Video content marketing is the way of the foreseeable future and competition for online airtime is intensifying. In a social world where people refer to other customers’ reviews before making any kind of commitment, your best content naturally comes from your best customers. Make it easy for them to pile on the praise with a video.

If I had to pick THE marketing statistic of 2015, it would be this:

By 2019, around 80% of global internet traffic will be accounted for by video.

It’s a figure that’s popped up almost incessantly over the course of the year, since being reported by Cisco back in May and acknowledged by advertising giant Ogilvy & Mather in its recent behemoth of a paper, The Digital Social Contract.

It’s as if someone was trying to tell you something. We know that scheduled TV is dying a gradual death. Around half of all mobile traffic currently is video. According to the Interactive Advertising Bureau, two thirds of brand marketers are moving budgets away from television advertising and into online video.

It’s a hungry market of instant gratification that must appease the audience to work

Online video is where the engagement lies. Therefore it stands to reason that if you want your content to draw in as much of your target audience as possible, a fair amount of it has to be through video. In fact, just to add a couple more points from Ogilvy & Mather’s analysis, in the US, 93% of children between 12-17 years old, 96% of 18-24-year-olds, 90% of those aged 25-34, and 88% of GenX-ers, watch online video regularly.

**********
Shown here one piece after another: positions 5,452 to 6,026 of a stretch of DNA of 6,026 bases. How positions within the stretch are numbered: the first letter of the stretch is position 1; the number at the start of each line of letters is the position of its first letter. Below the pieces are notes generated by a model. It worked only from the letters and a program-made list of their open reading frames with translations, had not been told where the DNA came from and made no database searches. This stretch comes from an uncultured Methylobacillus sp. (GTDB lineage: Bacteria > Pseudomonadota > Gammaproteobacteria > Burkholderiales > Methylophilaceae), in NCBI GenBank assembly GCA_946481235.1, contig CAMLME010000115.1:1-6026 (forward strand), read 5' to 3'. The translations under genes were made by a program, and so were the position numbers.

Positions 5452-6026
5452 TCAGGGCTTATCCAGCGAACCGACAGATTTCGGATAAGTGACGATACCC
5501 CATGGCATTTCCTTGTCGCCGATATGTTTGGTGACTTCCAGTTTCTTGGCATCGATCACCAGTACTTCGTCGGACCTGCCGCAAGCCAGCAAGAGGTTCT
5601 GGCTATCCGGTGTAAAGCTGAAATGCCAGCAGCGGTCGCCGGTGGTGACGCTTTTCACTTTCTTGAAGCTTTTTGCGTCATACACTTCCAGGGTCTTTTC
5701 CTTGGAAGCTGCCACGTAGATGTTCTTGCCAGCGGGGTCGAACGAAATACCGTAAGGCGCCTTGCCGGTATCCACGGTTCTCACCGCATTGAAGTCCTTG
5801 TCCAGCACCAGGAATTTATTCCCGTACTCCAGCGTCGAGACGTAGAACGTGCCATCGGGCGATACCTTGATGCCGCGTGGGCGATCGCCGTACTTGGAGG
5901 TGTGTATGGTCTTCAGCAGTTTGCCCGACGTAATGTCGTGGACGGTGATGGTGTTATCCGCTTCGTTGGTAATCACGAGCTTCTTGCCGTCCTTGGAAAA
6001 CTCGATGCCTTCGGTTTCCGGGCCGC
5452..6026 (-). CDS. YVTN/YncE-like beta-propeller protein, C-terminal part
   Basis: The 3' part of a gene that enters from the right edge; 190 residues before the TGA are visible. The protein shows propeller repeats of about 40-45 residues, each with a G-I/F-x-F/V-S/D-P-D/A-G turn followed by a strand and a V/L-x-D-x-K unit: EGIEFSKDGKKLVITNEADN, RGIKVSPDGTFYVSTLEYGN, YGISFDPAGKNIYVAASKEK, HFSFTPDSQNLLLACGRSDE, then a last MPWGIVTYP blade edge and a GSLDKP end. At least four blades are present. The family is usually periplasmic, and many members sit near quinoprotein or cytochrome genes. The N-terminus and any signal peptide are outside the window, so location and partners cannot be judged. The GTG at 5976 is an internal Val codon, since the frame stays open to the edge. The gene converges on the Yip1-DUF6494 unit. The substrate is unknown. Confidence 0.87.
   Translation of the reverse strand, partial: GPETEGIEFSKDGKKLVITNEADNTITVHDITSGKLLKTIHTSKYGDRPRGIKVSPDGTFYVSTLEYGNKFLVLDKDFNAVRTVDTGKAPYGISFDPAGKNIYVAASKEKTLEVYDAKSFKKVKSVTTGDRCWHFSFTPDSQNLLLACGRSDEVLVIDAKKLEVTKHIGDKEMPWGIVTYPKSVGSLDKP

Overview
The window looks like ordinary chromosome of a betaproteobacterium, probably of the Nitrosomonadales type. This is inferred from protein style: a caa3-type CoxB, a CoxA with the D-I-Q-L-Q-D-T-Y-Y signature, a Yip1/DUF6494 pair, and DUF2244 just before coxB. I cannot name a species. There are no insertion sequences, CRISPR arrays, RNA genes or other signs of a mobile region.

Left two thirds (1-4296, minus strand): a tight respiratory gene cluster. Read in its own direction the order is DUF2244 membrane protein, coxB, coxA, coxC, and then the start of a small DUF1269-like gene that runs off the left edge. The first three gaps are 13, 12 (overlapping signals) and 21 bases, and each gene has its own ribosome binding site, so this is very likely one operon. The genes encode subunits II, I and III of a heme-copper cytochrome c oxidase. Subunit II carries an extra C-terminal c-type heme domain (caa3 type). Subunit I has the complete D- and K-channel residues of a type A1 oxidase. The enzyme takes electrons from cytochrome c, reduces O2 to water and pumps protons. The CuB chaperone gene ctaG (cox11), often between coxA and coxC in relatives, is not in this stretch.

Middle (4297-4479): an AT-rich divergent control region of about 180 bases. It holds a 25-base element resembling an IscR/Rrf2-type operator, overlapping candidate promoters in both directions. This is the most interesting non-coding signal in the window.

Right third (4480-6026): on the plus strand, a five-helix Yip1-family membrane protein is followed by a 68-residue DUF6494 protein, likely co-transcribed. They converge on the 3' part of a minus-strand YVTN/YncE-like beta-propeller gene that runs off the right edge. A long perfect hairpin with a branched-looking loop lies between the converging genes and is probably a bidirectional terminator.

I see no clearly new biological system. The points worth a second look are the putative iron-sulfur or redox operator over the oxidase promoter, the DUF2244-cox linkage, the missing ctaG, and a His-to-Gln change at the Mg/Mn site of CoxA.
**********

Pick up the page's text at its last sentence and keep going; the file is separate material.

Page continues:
In short you can be fairly confident that at least eight, probably nine, out of ten of the people you’d most likely want to target with your content marketing already regularly use video as a matter of course. And despite the scare stories of our eight-second attention spans, it turns out that just under two-thirds of users actually watch more than three quarters of a video, as HubSpot reports here. It just has to be good enough to grab people and keep them in their seat.

User generated videos

So, how do you secure that attention? One simple way is to put the user in your video. Make your audience the star. User-generated video is, of course, huge; it’s thought that around 300 hours of YouTube video is uploaded every minute. A Tubular Labs report, from earlier in the year, of the top 100 videos on YouTube revealed that 17% of content is brand-created, while user-generated content accounted for nearly double that at 32%. That rises to 50% of video content on Facebook. The remainder is accounted for by the ‘influencers’ – social ambassadors with hundreds of thousands of followers.

And as my colleague David pointed out last week, user generated content is a bit of a Holy Grail when it comes to content creation. Done right, it can be your ticket to hyper-engagement – it’s more memorable, it influences purchase decisions and it also inspires your own ideas – sometimes random people will come up with things that just unexpectedly and inherently resonate with your content strategy. If you’re hitting a content road block, getting users to submit their own content can open new creative ways round.

Their road block, however, is submitting in the first place. Gathering user generated content, especially a video, generally requires an incentive to make such an effort. The Ice Bucket Challenge showed that with the right incentive (however ‘official’ it turned out to be) this sort of phenomenon can go stratospheric.